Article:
Tree (descriptive set theory)
The collection of all finite sequences of elements of a set is denoted . With this notation, a tree is a nonempty subset of , such that if is a sequence of length in , and if , then the shortened sequence also belongs to . In particular, choosing shows that the empty sequence belongs to every tree.
Branches and bodies
A branch through a tree is an infinite sequence of elements of , each of whose finite prefixes belongs to . The set of all branches through is denoted and called the body of the tree .
A tree that has no branches is called wellfounded; a tree with at least one branch is illfounded. By König's lemma, a tree on a finite set with an infinite number of sequences must necessarily be illfounded.
A finite sequence that belongs to a tree is called a terminal node if it is not a prefix of a longer sequence in . Equivalently, is terminal if there is no element of such that that . A tree that does not have any terminal nodes is called pruned.
Relation to other types of trees
In graph theory, a rooted tree is a directed graph in which every vertex except for a special root vertex has exactly one outgoing edge, and in which the path formed by following these edges from any vertex eventually leads to the root vertex. If is a tree in the descriptive set theory sense, then it corresponds to a graph with one vertex for each sequence in , and an outgoing edge from each nonempty sequence that connects it to the shorter sequence formed by removing its last element. This graph is a tree in the graph-theoretic sense. The root of the tree is the empty sequence.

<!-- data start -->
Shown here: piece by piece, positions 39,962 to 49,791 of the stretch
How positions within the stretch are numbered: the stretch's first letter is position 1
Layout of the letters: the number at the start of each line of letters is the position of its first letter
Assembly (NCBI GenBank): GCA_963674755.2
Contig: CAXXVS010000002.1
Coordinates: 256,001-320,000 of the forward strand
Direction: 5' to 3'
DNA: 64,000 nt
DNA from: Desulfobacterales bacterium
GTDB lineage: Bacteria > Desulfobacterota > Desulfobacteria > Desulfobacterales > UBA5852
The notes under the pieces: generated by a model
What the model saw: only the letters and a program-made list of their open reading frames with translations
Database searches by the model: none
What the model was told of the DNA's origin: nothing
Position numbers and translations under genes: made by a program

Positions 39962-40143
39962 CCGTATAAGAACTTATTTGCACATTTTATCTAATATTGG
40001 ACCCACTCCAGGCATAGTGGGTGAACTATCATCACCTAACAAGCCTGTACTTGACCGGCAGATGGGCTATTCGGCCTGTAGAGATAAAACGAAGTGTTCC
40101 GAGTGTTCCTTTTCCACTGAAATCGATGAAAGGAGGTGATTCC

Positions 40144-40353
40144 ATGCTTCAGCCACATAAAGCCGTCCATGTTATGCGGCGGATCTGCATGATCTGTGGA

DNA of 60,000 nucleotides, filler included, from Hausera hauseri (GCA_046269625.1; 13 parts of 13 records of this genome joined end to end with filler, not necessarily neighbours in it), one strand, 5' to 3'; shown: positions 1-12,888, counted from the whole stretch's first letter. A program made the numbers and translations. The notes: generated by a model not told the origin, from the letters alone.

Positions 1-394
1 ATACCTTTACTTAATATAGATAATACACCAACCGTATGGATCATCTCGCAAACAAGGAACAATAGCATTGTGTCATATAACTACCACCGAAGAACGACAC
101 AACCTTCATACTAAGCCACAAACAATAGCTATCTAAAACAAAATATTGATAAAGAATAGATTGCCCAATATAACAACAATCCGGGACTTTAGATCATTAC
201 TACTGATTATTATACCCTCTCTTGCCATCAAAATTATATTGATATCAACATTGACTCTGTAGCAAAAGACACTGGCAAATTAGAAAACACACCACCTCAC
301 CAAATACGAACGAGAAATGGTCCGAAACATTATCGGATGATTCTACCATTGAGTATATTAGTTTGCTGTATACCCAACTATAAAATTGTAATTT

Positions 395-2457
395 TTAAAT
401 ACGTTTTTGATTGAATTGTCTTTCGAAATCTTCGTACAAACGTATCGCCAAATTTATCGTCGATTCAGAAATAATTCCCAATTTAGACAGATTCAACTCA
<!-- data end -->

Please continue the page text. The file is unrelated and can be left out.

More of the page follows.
In order theory, a different notion of a tree is used: an order-theoretic tree is a partially ordered set with one minimal element in which each element has a well-ordered set of predecessors. Every tree in descriptive set theory is also an order-theoretic tree, using a partial ordering in which two sequences and are ordered by if and only if is a proper prefix of . The empty sequence is the unique minimal element, and each element has a finite and well-ordered set of predecessors (the set of all of its prefixes). An order-theoretic tree may be represented by an isomorphic tree of sequences if and only if each of its elements has finite height (that is, a finite set of predecessors).
The set of infinite sequences over (denoted as ) may be given the product topology, treating X as a discrete space. In this topology, every closed subset of is of the form for some pruned tree . Namely, let consist of the set of finite prefixes of the infinite sequences in . Conversely, the body of every tree forms a closed set in this topology.
Frequently trees on Cartesian products are considered. In this case, by convention, the set of finite sequences of members of the product space, , is identified in the natural way with a subset of the product of two spaces of sequences, (the subset of members of the second product for which both sequences have the same length). In this way a tree over the product space may be considered as a subset of . We may then form the projection of ,